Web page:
Handblown glass artwork by Bill and Jon Slade featuring their unique and one-of-a-kind layering technique that produces a dynamic, colorful piece with silver lacing design within the sculpture. This father and son team is based in Jacksonville, Florida.
More on their Artistic Process:
Bill Slade is both an artist and chemist when he creates his exquisitely beautiful paperweights and sculptures. To achieve this degree of total control, he must prepare each batch of formula by hand, carefully measuring and weighing all the dry ingredients. He then loads the formula into the roaring furnace, which is kept at 2400 derees Fahrenheit. It is slowly melted down overnight, becoming pure crystal by the following morning.
Bill slade then begins what he describes as his “Dance of Fire”. He gathers up the molten glass on the end of a long rod, one layer upon another. After every gathering of molten glass, Bill manipulates it with hand tools to create an ethereal design before encasing it in another layer of Silver-Veiled Glass. Some of his works have up to ten layers of glass (each with its own internal design) before he is ready to create the exterior shape. During this entire process, he must keep the glass molten by repeatedly going back to the furnace, for if it becomes too cool, he can no longer shape it and achieve his designs. At the same time, if the glass is overheated, it becomes too loose and will run off the pipe onto the floor.
Achieving each unique shape requires total control of the rod, glass, and self. Here is where “The Dance” begins in earnest; reheating the glass, shaping the exterior with wooden paddles as well as using the centrifugal force of gravity. Bill must keep the glass hot enough to shape and yet not so hot as to lose its shape. If allowed to cool too quickly, the glass will crack or shatter. The finished sculpture is removed from the rod and placed in an oven, allowing it to cool overnight very slowly. The final process of this three-day creation is the grinding (and sometimes polishing) of the bottoms of the pieces. Only then will Bill engrave his signature on the side of each of his works of art.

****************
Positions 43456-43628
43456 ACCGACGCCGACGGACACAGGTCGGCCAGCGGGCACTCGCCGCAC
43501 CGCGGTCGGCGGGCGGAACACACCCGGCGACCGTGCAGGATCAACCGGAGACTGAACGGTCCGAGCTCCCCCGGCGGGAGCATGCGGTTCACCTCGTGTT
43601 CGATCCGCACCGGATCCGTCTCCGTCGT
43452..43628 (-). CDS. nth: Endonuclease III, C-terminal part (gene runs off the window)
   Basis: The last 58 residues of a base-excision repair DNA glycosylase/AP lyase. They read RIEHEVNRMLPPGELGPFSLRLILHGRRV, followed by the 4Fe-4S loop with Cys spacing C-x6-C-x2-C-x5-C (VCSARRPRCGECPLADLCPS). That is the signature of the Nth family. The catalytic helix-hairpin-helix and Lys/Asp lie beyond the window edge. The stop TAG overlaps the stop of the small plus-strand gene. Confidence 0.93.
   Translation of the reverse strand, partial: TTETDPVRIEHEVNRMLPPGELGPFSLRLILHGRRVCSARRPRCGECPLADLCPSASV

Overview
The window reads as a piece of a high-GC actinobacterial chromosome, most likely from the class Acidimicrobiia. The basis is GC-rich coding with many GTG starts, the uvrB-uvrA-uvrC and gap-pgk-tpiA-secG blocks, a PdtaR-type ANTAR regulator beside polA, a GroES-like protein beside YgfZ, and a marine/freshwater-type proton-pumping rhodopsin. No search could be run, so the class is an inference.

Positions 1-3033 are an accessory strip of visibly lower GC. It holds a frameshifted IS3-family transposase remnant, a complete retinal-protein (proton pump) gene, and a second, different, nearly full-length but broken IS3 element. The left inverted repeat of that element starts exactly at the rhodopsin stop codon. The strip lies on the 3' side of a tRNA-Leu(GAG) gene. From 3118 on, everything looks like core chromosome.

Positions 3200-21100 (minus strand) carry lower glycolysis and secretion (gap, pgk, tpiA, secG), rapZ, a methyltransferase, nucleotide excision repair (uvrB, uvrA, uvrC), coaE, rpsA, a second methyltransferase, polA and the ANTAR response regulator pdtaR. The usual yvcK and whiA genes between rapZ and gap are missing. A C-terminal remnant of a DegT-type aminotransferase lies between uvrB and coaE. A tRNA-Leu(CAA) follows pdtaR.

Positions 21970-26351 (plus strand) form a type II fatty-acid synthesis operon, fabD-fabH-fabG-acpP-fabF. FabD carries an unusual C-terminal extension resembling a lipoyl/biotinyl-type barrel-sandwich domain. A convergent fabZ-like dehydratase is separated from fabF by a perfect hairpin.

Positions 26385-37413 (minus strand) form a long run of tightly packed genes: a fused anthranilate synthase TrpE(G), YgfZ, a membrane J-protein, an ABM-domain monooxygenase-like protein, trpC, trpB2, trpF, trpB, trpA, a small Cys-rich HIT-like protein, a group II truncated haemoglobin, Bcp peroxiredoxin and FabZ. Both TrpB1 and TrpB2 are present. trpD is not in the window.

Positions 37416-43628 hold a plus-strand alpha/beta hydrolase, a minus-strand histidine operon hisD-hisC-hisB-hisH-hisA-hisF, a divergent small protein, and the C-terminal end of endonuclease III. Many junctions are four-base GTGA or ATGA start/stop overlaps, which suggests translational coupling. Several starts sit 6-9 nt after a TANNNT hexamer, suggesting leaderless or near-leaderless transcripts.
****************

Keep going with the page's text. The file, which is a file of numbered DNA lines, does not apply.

Since first blowing glass nearly forty years ago, Bill is still fascinated by the fluidity of the glass itself. “Even after a sculpture is finished, it’s still classified as liquid. This is the whole essence of what I’m trying to convey in each work. Perhaps living in Florida for so long has also influenced me. After all, I’m surrounded by the ocean, lakes, and rivers, so it’s only natural for me to see the fluid motion extended to my art.”